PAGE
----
Appleton's Cyclopedia of American Biography, edited by James
Grant Wilson, John Fiske and Stanley L. Klos. Six volumes, New York: D. Appleton
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ELIOT, Andrew, clergyman, born in Boston, Massachusetts, 28 December 1718; died there, 13 September 1778. His great-grandfather, Andrew Elliott, of Somersetshire, settled in Beverly, Massachusetts, in 1683. He was graduated at Harvard in 1737, and in 1742 was ordained as colleague pastor with Mr. Webb, of the New north Church in Boston, where he remained until his death, being sole pastor after 1750. The University of Edinburgh gave him the degree of D. D. in 1767, and in 1765 he was chosen to the corporation of Harvard, afterward declining an election to the presidency in 1773.
During the British occupation of Boston Dr. Eliot did much to alleviate the sufferings of the people, but, notwithstanding his devotion to the patriot cause, his moderation won him the respect of the royalists. When Governor Hutchinson's house was plundered by a mob, Dr. Eliot saved a large number of valuable manuscripts, including the second volume of the "History of Massachusetts Bay."
He was much interested in the conversion of the Indians, and labored for the passage of an act, which was after ward vetoed by the governor, to establish in Massachusetts a society for propagating the gospel among the Indians, similar to that in London, of which he was a member. He took an active part in upholding the Congregational system against the Episcopalians, and published occasional discourses and a volume of sermons (1774). He also sent to a friend in England, in 1768, an account of the effects of the dispute between the colonies and the mother country, which was praised for its candor and moderation.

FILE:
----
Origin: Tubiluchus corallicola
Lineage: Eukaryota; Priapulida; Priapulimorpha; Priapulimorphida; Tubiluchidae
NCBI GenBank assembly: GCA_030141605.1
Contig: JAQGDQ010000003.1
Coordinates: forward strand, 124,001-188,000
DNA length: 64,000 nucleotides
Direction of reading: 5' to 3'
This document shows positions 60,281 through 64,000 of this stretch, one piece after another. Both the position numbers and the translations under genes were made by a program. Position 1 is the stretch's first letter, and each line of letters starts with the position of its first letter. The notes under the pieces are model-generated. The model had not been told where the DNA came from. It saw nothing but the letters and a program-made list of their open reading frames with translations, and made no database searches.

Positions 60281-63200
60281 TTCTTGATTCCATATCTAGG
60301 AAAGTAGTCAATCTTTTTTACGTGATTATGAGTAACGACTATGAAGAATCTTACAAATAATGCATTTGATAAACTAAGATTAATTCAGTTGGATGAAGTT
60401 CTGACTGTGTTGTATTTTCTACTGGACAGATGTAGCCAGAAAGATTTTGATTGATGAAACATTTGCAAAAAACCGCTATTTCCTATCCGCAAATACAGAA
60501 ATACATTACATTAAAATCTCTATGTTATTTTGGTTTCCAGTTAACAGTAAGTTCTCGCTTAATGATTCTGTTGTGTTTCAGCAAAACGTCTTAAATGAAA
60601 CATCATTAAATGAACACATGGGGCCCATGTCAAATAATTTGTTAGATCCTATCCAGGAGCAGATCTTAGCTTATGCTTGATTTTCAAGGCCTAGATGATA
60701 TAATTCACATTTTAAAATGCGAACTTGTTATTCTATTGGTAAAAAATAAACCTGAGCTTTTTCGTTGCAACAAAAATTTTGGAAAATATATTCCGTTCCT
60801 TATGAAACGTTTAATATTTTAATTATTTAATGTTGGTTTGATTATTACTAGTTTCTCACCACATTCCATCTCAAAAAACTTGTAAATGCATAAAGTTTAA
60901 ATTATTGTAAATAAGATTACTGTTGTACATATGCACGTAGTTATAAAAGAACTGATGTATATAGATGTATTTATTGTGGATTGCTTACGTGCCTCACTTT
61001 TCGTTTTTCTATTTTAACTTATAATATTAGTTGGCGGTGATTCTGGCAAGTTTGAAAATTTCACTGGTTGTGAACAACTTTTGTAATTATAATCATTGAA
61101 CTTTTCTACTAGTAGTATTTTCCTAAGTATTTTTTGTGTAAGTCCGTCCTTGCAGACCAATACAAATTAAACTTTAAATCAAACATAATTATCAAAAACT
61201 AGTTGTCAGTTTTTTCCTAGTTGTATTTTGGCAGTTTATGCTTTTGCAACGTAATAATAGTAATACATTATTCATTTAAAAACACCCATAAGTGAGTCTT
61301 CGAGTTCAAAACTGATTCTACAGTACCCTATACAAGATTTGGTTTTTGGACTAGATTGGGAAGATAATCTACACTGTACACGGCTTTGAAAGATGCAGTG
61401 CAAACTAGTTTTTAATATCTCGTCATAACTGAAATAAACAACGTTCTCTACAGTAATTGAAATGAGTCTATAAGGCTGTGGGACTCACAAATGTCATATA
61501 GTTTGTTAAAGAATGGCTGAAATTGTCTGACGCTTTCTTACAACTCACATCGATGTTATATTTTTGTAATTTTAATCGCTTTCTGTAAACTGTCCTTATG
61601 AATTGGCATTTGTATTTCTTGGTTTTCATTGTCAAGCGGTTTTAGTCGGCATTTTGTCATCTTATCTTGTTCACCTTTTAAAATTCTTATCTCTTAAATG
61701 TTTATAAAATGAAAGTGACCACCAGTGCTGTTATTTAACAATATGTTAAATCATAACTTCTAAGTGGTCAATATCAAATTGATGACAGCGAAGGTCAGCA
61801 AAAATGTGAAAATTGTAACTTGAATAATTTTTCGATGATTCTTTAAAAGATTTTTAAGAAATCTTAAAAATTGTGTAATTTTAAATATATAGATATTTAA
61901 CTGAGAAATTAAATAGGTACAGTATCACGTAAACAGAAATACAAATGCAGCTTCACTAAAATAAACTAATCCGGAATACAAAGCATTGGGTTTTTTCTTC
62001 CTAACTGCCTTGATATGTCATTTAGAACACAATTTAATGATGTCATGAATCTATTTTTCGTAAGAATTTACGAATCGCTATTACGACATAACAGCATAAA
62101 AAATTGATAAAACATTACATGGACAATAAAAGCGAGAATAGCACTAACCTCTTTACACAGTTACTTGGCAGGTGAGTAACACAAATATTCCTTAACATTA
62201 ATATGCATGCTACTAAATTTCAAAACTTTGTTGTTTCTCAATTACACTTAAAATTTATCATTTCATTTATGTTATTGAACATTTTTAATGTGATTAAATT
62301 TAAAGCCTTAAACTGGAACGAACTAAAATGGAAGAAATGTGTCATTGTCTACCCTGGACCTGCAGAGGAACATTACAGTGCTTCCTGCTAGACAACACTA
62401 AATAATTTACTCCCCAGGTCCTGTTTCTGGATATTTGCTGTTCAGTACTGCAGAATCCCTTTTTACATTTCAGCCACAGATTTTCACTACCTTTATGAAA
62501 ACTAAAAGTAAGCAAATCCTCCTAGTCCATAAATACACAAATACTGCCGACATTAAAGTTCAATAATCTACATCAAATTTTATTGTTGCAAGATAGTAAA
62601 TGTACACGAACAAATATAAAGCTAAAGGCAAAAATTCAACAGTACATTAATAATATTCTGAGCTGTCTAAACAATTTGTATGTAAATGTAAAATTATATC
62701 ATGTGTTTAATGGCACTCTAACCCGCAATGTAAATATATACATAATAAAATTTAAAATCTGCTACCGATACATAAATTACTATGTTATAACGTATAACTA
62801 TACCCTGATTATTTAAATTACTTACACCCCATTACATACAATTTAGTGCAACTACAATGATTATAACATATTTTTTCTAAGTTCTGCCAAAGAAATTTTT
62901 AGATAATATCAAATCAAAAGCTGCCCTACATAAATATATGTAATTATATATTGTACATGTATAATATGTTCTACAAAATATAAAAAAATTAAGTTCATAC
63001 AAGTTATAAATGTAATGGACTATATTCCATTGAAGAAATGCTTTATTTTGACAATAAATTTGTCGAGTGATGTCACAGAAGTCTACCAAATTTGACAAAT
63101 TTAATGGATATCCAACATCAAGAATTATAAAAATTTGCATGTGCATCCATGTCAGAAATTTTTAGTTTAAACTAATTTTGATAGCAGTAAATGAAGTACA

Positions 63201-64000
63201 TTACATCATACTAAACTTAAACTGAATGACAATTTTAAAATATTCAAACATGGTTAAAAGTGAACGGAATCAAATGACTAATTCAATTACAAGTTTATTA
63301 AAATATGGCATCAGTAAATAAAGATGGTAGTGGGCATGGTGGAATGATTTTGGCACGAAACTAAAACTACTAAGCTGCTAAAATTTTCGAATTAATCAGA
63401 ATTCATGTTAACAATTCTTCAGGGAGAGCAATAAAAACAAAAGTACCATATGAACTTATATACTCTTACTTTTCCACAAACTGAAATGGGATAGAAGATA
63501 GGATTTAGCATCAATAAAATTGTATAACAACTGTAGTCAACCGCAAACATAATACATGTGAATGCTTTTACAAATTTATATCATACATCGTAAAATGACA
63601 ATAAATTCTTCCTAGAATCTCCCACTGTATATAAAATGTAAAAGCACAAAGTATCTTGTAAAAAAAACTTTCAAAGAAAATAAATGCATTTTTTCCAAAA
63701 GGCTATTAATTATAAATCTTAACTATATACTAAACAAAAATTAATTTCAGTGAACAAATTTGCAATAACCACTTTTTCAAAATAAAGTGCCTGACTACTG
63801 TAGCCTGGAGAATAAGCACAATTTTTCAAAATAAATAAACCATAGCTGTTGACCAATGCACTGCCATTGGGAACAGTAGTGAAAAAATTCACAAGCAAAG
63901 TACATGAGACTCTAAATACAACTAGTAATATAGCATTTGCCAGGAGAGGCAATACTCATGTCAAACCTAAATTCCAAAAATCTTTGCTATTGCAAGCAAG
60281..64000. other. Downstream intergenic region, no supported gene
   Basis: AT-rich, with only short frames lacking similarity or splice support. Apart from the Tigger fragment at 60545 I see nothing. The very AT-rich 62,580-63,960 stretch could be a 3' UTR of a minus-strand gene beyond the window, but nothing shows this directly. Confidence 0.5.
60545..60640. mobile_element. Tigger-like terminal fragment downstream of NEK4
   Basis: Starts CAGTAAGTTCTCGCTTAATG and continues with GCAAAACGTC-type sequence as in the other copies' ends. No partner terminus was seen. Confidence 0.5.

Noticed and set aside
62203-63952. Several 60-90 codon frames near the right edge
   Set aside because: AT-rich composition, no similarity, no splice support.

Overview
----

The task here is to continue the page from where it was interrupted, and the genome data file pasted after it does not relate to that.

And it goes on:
His son, John Eliot, clergyman, born in Boston, Massachusetts, 31 May 1754; died there, 14 February 1813, was graduated at Harvard in 1772, began to preach in 1776, and was for a short time chaplain of a Boston regiment. On 3 November 1779, he was ordained as his father's successor in the pastorate of the New north Church, where he remained until his death. He received the degree of D. D. from Edinburgh University in 1797, and was chosen a member of the Harvard Corporation in 1804. Dr. Eliot was intimately associated with Jeremy Belknap in the formation of the Massachusetts historical society, and was a principal contributor to its collections and to its library of rare books. Besides numerous articles in the Historical society's collections, and various sermons, he published a "Biographical Dictionary of Eminent Characters in New England" (Salem and Boston, 1809).
Another son, Ephraim Eliot, was graduated at Harvard in 1780. and became a druggist in Boston. He published "Historical Notices of the New North Religious Society, with Anecdotes of Rev. Andrew Eliot and John Eliot" (1822).
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